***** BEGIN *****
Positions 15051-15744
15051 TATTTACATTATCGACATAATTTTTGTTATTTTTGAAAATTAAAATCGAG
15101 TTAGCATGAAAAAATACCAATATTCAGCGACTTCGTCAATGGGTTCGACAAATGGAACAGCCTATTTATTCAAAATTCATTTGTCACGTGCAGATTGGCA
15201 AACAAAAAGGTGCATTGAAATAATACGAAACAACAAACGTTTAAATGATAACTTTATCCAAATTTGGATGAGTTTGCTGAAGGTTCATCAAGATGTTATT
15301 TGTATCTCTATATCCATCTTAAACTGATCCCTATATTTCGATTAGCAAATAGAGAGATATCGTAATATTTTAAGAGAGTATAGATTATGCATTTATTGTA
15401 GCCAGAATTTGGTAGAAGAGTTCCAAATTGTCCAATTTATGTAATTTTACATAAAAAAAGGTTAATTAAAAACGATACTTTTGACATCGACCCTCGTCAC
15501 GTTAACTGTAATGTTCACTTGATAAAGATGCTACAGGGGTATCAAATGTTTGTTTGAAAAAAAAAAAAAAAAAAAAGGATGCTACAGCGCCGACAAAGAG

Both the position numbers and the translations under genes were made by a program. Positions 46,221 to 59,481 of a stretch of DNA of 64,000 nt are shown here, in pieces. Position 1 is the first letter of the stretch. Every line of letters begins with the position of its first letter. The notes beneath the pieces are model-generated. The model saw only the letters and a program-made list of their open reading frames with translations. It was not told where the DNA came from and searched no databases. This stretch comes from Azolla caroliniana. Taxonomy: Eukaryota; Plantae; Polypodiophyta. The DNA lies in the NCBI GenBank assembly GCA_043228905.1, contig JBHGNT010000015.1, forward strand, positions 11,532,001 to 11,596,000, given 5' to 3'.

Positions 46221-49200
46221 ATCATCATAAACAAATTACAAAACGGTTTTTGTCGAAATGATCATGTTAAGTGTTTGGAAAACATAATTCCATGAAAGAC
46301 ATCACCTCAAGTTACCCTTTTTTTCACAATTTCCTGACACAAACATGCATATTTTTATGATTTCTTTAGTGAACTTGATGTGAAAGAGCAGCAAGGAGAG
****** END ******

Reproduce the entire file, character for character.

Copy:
Positions 15051-15744
15051 TATTTACATTATCGACATAATTTTTGTTATTTTTGAAAATTAAAATCGAG
15101 TTAGCATGAAAAAATACCAATATTCAGCGACTTCGTCAATGGGTTCGACAAATGGAACAGCCTATTTATTCAAAATTCATTTGTCACGTGCAGATTGGCA
15201 AACAAAAAGGTGCATTGAAATAATACGAAACAACAAACGTTTAAATGATAACTTTATCCAAATTTGGATGAGTTTGCTGAAGGTTCATCAAGATGTTATT
15301 TGTATCTCTATATCCATCTTAAACTGATCCCTATATTTCGATTAGCAAATAGAGAGATATCGTAATATTTTAAGAGAGTATAGATTATGCATTTATTGTA
15401 GCCAGAATTTGGTAGAAGAGTTCCAAATTGTCCAATTTATGTAATTTTACATAAAAAAAGGTTAATTAAAAACGATACTTTTGACATCGACCCTCGTCAC
15501 GTTAACTGTAATGTTCACTTGATAAAGATGCTACAGGGGTATCAAATGTTTGTTTGAAAAAAAAAAAAAAAAAAAAGGATGCTACAGCGCCGACAAAGAG

Both the position numbers and the translations under genes were made by a program. Positions 46,221 to 59,481 of a stretch of DNA of 64,000 nt are shown here, in pieces. Position 1 is the first letter of the stretch. Every line of letters begins with the position of its first letter. The notes beneath the pieces are model-generated. The model saw only the letters and a program-made list of their open reading frames with translations. It was not told where the DNA came from and searched no databases. This stretch comes from Azolla caroliniana. Taxonomy: Eukaryota; Plantae; Polypodiophyta. The DNA lies in the NCBI GenBank assembly GCA_043228905.1, contig JBHGNT010000015.1, forward strand, positions 11,532,001 to 11,596,000, given 5' to 3'.

Positions 46221-49200
46221 ATCATCATAAACAAATTACAAAACGGTTTTTGTCGAAATGATCATGTTAAGTGTTTGGAAAACATAATTCCATGAAAGAC
46301 ATCACCTCAAGTTACCCTTTTTTTCACAATTTCCTGACACAAACATGCATATTTTTATGATTTCTTTAGTGAACTTGATGTGAAAGAGCAGCAAGGAGAG